Ms. Middle Manager, if you don’t keep an eye open for opportunities to sharpen your skills and learn new ones, you could end up facing a mid-career crisis the impact of which will leave you flattened. Organisations being pyramidal structures, there’s less room at the top and plenty at the bottom but the problem is that you are in the middle of a fast-shrinking middle! Continue reading
In most urban families in India these days, it is fairly common to have multiple wage earners. There was a time, long ago, when the man of the house was considered the bread-winner and ladies generally stayed at home and looked after their families. Today, in India, 24 % of the work force is made up of women, 117 million of them. Most of them have children to look after even as they pursue their careers. They are truly Super Moms as they rush from place to place, balancing the demands of work and family as only they can.
Our country is in a paradoxical position. On the one hand, we have a huge reservoir of youth, perhaps more than anywhere else in the world. They say 65 % of India’s population is below the age of 35 and almost 50 % below 25 years. They have aspirations like never before mainly because of greater exposure thanks to TV and the media. Continue reading
Another year has flown past. Another year for you of achievements, disappointments, victories and setbacks, but then that’s part of life. We need to gear ourselves up for the challenges ahead. In this, the last post, for 2013 I would like to point you to a few inputs which could help you, as a young professional, or a budding professional, face up to the challenges that 2014 will bring with it. Continue reading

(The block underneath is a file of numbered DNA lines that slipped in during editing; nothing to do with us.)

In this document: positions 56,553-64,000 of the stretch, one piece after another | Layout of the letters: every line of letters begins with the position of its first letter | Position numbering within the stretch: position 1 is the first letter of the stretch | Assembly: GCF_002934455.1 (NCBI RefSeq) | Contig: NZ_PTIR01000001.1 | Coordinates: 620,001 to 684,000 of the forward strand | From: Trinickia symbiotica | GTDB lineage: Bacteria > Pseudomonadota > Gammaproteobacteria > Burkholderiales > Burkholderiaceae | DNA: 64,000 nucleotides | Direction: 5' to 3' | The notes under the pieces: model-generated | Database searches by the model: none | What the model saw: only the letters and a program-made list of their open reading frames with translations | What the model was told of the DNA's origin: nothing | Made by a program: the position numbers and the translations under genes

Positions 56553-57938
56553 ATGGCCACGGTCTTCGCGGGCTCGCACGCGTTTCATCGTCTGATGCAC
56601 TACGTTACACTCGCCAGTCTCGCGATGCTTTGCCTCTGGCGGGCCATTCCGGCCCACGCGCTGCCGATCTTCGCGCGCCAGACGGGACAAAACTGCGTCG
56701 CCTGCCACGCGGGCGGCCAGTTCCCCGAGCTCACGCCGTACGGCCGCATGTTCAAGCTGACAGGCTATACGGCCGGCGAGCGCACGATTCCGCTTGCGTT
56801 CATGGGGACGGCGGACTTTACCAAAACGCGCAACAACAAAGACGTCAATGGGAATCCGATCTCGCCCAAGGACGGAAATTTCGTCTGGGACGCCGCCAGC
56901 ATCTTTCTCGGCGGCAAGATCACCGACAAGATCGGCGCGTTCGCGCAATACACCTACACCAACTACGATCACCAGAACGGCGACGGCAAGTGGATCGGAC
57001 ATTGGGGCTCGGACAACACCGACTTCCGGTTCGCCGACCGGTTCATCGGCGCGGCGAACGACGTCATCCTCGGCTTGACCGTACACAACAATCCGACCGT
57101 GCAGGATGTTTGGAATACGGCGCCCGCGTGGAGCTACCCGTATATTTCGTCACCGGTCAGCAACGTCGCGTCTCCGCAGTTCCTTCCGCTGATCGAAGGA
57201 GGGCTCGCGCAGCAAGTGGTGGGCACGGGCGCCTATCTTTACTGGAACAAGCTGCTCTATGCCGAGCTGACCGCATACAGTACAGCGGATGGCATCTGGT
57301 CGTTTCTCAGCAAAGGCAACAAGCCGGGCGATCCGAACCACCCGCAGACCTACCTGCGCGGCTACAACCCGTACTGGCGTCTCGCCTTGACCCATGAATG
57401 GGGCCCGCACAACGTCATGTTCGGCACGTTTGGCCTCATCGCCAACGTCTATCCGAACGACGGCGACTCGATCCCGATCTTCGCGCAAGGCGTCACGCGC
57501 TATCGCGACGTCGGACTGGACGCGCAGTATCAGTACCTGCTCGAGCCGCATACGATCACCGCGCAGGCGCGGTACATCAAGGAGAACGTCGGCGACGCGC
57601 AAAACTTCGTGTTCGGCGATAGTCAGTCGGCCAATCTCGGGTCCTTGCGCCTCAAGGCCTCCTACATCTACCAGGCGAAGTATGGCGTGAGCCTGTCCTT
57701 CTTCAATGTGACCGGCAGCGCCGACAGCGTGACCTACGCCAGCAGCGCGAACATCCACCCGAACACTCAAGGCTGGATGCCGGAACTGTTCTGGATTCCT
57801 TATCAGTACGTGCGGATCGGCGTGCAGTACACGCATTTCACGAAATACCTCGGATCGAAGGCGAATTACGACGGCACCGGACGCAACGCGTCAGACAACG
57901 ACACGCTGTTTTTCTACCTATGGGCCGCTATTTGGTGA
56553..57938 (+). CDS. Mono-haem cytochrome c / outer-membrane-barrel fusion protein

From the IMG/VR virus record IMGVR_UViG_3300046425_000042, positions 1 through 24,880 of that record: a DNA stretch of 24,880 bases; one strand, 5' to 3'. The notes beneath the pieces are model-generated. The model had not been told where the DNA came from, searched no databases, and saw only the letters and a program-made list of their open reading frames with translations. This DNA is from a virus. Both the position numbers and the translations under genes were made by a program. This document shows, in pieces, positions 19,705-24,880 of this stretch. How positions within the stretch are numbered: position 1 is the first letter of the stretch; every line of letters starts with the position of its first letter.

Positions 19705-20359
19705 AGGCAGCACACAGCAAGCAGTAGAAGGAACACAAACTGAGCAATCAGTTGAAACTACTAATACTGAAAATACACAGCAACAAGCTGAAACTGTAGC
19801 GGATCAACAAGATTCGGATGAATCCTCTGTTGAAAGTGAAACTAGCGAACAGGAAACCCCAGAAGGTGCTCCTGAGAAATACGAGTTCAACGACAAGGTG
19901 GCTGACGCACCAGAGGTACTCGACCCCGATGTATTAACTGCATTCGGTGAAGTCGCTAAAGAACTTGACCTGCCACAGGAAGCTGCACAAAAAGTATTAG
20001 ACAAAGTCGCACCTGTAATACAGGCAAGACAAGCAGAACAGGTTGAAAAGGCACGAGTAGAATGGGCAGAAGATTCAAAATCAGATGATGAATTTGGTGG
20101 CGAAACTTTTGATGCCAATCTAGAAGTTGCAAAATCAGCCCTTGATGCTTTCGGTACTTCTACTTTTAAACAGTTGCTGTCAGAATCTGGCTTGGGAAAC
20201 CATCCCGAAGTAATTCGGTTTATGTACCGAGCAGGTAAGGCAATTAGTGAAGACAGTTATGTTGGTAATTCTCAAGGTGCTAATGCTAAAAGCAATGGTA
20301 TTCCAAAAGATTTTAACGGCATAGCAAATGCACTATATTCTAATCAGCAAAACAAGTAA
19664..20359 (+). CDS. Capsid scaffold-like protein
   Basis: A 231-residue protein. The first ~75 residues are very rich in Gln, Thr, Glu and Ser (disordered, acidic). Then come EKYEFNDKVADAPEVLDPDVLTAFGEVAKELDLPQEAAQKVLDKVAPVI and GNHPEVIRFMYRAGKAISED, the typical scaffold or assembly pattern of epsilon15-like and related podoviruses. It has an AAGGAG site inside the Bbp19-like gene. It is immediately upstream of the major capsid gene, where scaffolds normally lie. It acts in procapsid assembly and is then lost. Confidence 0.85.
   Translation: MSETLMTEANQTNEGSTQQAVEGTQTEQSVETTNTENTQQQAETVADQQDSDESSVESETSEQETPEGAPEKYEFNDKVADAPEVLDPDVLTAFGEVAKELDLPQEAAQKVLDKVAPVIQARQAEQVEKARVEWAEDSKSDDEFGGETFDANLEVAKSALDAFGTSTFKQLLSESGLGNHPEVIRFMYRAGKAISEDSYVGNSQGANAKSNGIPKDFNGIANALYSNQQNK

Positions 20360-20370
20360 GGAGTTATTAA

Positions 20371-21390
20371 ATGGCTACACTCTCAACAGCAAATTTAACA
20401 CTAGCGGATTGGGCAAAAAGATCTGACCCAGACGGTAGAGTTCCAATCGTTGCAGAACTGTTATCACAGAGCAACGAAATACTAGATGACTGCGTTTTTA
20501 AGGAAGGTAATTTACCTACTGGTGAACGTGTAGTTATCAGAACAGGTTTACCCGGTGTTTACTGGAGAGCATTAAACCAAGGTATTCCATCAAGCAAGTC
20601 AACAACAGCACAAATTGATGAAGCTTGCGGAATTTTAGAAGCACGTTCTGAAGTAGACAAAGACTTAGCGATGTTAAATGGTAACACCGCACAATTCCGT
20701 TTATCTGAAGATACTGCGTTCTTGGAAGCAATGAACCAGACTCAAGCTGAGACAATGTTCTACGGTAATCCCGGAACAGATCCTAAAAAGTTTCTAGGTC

As a relatively new author, having been at it full-time for the last three years, I have often wondered how it is to be a literary agent. Perhaps my view of them is jaundiced by my experience as a new author knocking on the doors of recognition. Like everybody else, I have submitted queries to many literary agents. Most, I grant, have taken the time to respond, even if not in the positive.
It is a sign of our times that more and more women are starting their own entrepreneurial ventures in India. This is not restricted to any one field but you will find them engaging in businesses which cover a wide spectrum, not necessarily restricted to the careers stereotyped for working women. Continue reading
I have an observation to make about the way most of us do things in India. We are quick to jump onto any band wagon and seldom monitor progress effectively to make course corrections as necessary. This extends to personal behaviours too. If we eat, we eat as if there is no tomorrow and if we spend, we spend lavishly, without a care for what might happen in the future. Sometimes we go the other way and deny ourselves even the basics, in the name of “economizing.” We seem to shuttle between the “feast” or the “fast” extremes, if you get what I mean.
This is reflected sadly too in this article I read recently in the Economic Times. It is full of facts but the summary is that a fifth to a third of the million engineers that graduate from Indian colleges will find it difficult to secure employment in the near future.